If it ain’t broke, don’t fix it.

That seems to be the thinking of Guilford County officials when it comes to a long-standing mutually beneficial agreement between the county and its two largest cities – an agreement meant to provide information to area residents during a hurricane, terrorist attack or other disaster or emergency.

On Thursday, Sept. 2, the Guilford County Board of Commissioners is expected to approve the agreement between the county and the cities of Greensboro and High Point to continue using a “Shared Community Notification System” for emergencies.

The county commissioners will vote on extending the agreement, which county Emergency Services staff obviously consider to have been a success.  The three local governments have participated in the shared notification system since 2010.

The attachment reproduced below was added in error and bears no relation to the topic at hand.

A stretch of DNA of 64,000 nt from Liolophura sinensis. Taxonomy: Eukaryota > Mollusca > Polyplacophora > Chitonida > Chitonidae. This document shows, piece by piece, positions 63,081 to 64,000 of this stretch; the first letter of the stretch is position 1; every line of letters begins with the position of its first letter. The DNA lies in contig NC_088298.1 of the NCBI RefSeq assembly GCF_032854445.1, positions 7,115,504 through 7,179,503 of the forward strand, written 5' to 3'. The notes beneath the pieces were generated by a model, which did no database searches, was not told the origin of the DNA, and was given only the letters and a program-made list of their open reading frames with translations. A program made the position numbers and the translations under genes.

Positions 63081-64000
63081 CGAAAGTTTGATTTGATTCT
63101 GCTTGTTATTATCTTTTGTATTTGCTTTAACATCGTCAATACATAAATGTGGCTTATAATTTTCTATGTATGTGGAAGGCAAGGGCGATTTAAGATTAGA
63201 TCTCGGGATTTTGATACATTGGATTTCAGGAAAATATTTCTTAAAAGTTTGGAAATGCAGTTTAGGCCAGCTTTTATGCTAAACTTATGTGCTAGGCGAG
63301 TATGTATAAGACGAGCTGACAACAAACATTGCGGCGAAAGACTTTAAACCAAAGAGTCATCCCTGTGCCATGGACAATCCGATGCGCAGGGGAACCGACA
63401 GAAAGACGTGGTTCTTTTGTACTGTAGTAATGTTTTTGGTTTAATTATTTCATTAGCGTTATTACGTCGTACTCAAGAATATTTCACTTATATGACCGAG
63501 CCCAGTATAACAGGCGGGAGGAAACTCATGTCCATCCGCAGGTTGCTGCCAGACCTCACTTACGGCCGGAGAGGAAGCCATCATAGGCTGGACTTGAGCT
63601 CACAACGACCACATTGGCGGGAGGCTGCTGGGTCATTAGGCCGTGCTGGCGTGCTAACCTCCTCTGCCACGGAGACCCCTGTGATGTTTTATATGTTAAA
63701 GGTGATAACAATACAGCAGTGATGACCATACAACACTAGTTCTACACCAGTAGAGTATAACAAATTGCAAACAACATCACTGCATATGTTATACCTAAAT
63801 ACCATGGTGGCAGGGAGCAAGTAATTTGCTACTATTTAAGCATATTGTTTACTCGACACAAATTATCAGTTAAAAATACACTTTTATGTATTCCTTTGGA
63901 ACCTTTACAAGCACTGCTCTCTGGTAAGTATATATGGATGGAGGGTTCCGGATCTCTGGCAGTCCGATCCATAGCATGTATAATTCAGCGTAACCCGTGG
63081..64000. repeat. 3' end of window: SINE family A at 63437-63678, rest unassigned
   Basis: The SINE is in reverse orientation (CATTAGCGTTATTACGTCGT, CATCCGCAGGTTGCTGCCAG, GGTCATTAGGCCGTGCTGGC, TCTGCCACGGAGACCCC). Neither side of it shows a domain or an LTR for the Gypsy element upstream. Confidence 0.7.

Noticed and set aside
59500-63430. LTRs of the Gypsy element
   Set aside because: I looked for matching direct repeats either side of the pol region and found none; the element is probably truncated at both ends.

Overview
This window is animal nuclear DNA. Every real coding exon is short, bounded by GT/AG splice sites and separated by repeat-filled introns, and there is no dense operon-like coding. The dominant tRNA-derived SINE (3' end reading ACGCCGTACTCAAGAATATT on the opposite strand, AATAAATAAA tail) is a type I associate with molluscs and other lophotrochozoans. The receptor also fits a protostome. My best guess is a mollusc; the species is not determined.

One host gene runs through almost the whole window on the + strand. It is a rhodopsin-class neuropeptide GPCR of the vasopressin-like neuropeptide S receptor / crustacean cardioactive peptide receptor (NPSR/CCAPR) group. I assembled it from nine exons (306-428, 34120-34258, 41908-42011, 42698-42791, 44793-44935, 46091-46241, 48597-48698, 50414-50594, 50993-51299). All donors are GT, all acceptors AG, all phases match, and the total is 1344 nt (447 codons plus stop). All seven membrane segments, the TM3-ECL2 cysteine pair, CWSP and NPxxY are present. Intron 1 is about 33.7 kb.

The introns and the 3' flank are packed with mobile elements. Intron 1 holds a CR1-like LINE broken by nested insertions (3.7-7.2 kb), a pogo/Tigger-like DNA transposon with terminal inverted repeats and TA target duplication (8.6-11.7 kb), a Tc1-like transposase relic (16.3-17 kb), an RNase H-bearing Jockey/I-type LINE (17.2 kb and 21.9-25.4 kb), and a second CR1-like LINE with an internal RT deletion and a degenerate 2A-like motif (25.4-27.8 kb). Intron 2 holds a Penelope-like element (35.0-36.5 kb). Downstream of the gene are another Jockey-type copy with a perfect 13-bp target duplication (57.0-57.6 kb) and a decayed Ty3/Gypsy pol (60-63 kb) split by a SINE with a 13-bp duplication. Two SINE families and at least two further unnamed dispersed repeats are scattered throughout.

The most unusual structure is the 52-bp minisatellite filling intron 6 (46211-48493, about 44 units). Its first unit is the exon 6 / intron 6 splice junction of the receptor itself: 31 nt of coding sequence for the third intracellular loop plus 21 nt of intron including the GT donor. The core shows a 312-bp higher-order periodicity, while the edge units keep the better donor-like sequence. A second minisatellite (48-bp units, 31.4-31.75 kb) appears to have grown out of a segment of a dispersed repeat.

According to the information in the commissioners’ meeting materials, the county and the two partners have “determined that there are mutual interests and advantages for the parties to maintain this relationship.”

The agreement will be extended by an amendment to an existing interlocal agreement that otherwise would be set to expire in October.

The motion the commissioners will vote on Thursday will extend the terms of the initial agreement for three additional one-year renewals.  It will be in effect unless one of the local governments provides written notice of non-renewal at least 90 days before the start of a fiscal year, which is July 1 every year.

At the same Sept. 2 meeting, the county commissioners are expected to enter into an agreement with the City of Burlington that calls for Guilford County to provide the City of Burlington with a host of emergency management services for about $150,000 a year.

Guilford County, Greensboro and High Point often work together on community initiatives – though High Point will sometimes go down its own path.  Guilford County Animal Control, for instance, handles animals in Greensboro, but High Point has its own animal control service.